During a large group activity, the lesson plan requires students to publicly give their answers to questions such as the following: “What does ‘White privilege’ mean to you? Say the following to the large group: ‘Based on your experiences, finish this statement: Being White lets you ____________.’”
Students Told Discussion ‘Should Stay in the Classroom’
The “Talking about Race” lesson warns teachers that the lesson may cause students to “become overtly emotional, defensive, angry, or even happy,” and advises teachers to employ “Vegas rules: what is discussed during this lesson/class should stay in the classroom.”
The OSDE website also includes a page linking to “counseling equity resources.” Most of those links no longer work, but the Internet Archive site, which catalogues many web pages, shows that one of the pages linked by OSDE previously stated, “School counselors must be prepared to talk to students about race issues and anti-racism.”
Anti-racism refers broadly to the theories of Ibram X. Kendi, author of How to Be an Antiracist. Kendi has expressly written that “racial discrimination is not inherently racist” and that the “only remedy to past discrimination is present discrimination.”
Students are asked if “as a boy I can play with dolls or as a girl I can play with trucks without anyone questioning my choice.”
Another OSDE web page and document—“How can schools implement systems that foster social and emotional learning for students?”—directs teachers via a link to the “Leading for Equity” report issued in 2017 by the Aspen Institute and the Council of Chief State School Officers.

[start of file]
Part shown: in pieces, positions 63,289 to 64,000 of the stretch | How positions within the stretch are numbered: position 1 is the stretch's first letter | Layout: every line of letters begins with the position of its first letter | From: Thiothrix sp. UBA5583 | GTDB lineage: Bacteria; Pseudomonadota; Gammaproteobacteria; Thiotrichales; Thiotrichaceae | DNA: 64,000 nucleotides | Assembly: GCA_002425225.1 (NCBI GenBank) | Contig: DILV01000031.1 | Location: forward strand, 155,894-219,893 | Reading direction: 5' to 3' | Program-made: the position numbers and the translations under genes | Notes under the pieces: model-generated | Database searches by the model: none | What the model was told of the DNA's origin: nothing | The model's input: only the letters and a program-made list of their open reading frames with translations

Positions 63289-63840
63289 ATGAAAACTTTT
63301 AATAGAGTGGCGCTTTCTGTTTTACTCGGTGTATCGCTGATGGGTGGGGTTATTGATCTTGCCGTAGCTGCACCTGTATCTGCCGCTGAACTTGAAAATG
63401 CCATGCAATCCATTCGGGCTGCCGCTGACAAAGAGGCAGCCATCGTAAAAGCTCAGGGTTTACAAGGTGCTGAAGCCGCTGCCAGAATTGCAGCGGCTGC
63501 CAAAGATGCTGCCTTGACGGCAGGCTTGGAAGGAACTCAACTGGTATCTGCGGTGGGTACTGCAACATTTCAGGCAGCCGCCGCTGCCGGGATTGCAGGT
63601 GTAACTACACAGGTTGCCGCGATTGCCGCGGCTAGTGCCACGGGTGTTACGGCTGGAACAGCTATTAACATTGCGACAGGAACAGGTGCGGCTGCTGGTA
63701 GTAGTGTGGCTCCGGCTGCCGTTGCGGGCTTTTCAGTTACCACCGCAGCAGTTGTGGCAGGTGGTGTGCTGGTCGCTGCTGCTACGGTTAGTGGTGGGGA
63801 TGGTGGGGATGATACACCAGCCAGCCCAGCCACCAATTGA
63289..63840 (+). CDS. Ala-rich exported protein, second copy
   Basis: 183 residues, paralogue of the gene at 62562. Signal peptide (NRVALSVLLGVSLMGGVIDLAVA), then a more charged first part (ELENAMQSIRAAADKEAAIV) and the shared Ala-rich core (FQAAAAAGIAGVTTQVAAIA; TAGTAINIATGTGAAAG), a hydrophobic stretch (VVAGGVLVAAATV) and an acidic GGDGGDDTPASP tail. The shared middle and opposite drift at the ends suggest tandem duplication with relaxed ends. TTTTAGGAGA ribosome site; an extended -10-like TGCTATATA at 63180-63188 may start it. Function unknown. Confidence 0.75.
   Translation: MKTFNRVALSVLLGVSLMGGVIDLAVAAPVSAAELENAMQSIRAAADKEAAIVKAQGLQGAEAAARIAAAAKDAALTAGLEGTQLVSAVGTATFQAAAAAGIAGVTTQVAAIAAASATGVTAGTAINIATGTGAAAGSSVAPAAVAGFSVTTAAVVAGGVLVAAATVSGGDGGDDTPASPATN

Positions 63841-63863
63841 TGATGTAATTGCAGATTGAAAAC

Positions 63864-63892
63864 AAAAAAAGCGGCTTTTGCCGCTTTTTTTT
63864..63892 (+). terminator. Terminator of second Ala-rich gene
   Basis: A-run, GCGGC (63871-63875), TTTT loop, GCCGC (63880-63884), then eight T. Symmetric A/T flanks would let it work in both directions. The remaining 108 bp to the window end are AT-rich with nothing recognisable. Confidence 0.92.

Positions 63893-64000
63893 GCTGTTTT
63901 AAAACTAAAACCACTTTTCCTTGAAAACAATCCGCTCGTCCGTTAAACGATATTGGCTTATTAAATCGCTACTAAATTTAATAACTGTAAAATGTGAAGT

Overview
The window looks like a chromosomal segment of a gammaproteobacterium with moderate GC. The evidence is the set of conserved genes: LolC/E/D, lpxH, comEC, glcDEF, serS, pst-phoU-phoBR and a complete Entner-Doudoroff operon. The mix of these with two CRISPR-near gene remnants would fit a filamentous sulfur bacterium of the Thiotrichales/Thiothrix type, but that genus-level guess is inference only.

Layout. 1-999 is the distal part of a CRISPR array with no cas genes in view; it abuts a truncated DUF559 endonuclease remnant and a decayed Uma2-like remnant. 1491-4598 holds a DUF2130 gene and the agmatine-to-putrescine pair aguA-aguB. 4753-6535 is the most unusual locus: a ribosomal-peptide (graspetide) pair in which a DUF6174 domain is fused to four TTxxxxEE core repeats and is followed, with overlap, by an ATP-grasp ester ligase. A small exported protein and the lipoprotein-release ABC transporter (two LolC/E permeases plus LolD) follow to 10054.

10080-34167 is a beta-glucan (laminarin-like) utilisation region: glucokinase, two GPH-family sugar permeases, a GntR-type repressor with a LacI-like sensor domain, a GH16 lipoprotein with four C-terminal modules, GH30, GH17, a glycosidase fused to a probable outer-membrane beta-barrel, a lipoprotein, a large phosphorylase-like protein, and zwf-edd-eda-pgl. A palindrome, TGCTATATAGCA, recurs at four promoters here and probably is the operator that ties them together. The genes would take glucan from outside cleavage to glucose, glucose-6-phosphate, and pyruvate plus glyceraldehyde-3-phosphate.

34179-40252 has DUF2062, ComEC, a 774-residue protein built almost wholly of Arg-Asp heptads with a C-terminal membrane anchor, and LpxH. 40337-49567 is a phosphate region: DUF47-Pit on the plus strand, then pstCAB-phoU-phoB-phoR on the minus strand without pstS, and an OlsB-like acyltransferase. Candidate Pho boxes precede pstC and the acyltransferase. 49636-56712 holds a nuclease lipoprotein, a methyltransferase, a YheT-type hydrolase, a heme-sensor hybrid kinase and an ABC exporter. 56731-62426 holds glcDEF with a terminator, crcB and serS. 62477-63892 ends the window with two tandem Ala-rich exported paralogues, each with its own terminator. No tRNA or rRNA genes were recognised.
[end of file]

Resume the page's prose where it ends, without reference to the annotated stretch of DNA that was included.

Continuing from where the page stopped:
That 2017 report declares, “Meaningful progress toward equity in education does not necessarily mean equal resources for all.” While the report indicates that greater financial resources may be needed to help children living in poverty than those from stable, higher-income households, the report also makes clear that some decisions should be made based solely on children’s skin color.
“Chiefs should ensure that they do not conflate race with poverty or use poverty as a way to avoid more difficult conversations about race,” the Council of Chief State School Officers report stated, adding that “race still matters.”
The report informs school administrators that their employees “must understand the history of racial discrimination in public education and explore how their unconscious bias may allow these inequities to persist.”
The report also states that any reallocation of financial resources “will likely require trade-offs. For example, funding programs for disadvantaged students may require hiring fewer school officers/security guards, whose benefits are outweighed by a negative influence on school culture and equity, and disproportionate consequences for students of color …”
Director, Center for Independent Journalism
Ray Carter is the director of OCPA’s Center for Independent Journalism. He has two decades of experience in journalism and communications. He previously served as senior Capitol reporter for The Journal Record, media director for the Oklahoma House of Representatives, and chief editorial writer at The Oklahoman. As a reporter for The Journal Record, Carter received 12 Carl Rogan Awards in four years—including awards for investigative reporting, general news reporting, feature writing, spot news reporting, business reporting, and sports reporting. While at The Oklahoman, he was the recipient of several awards, including first place in the editorial writing category of the Associated Press/Oklahoma News Executives Carl Rogan Memorial News Excellence Competition for an editorial on the history of racism in the Oklahoma legislature.